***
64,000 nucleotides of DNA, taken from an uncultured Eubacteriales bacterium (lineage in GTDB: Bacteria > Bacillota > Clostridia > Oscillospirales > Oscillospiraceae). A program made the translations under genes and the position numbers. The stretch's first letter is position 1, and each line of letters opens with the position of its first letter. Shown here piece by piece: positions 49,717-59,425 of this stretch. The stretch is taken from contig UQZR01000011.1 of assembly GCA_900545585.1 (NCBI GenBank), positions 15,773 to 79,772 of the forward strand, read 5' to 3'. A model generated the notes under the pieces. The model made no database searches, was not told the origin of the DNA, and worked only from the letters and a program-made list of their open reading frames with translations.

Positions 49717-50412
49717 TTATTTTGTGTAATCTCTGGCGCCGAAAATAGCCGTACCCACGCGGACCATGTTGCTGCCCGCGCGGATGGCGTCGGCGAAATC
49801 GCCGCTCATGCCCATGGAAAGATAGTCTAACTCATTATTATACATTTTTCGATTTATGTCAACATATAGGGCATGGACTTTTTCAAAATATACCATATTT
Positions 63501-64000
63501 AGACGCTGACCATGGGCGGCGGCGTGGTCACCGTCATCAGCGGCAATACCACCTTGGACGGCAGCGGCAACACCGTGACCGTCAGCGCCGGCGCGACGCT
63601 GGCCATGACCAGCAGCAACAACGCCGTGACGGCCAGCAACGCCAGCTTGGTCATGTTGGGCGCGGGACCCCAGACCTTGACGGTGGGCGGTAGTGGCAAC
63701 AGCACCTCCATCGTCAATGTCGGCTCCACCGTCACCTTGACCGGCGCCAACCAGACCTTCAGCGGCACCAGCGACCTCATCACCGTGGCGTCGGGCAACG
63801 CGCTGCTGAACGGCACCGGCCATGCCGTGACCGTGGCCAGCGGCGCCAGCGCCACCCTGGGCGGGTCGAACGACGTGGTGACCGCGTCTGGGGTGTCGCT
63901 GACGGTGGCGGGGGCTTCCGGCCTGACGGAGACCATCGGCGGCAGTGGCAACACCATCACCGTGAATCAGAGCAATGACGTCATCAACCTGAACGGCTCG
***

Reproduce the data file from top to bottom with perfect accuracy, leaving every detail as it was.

64,000 nucleotides of DNA, taken from an uncultured Eubacteriales bacterium (lineage in GTDB: Bacteria > Bacillota > Clostridia > Oscillospirales > Oscillospiraceae). A program made the translations under genes and the position numbers. The stretch's first letter is position 1, and each line of letters opens with the position of its first letter. Shown here piece by piece: positions 49,717-59,425 of this stretch. The stretch is taken from contig UQZR01000011.1 of assembly GCA_900545585.1 (NCBI GenBank), positions 15,773 to 79,772 of the forward strand, read 5' to 3'. A model generated the notes under the pieces. The model made no database searches, was not told the origin of the DNA, and worked only from the letters and a program-made list of their open reading frames with translations.

Positions 49717-50412
49717 TTATTTTGTGTAATCTCTGGCGCCGAAAATAGCCGTACCCACGCGGACCATGTTGCTGCCCGCGCGGATGGCGTCGGCGAAATC
49801 GCCGCTCATGCCCATGGAAAGATAGTCTAACTCATTATTATACATTTTTCGATTTATGTCAACATATAGGGCATGGACTTTTTCAAAATATACCATATTT
Positions 63501-64000
63501 AGACGCTGACCATGGGCGGCGGCGTGGTCACCGTCATCAGCGGCAATACCACCTTGGACGGCAGCGGCAACACCGTGACCGTCAGCGCCGGCGCGACGCT
63601 GGCCATGACCAGCAGCAACAACGCCGTGACGGCCAGCAACGCCAGCTTGGTCATGTTGGGCGCGGGACCCCAGACCTTGACGGTGGGCGGTAGTGGCAAC
63701 AGCACCTCCATCGTCAATGTCGGCTCCACCGTCACCTTGACCGGCGCCAACCAGACCTTCAGCGGCACCAGCGACCTCATCACCGTGGCGTCGGGCAACG
63801 CGCTGCTGAACGGCACCGGCCATGCCGTGACCGTGGCCAGCGGCGCCAGCGCCACCCTGGGCGGGTCGAACGACGTGGTGACCGCGTCTGGGGTGTCGCT
63901 GACGGTGGCGGGGGCTTCCGGCCTGACGGAGACCATCGGCGGCAGTGGCAACACCATCACCGTGAATCAGAGCAATGACGTCATCAACCTGAACGGCTCG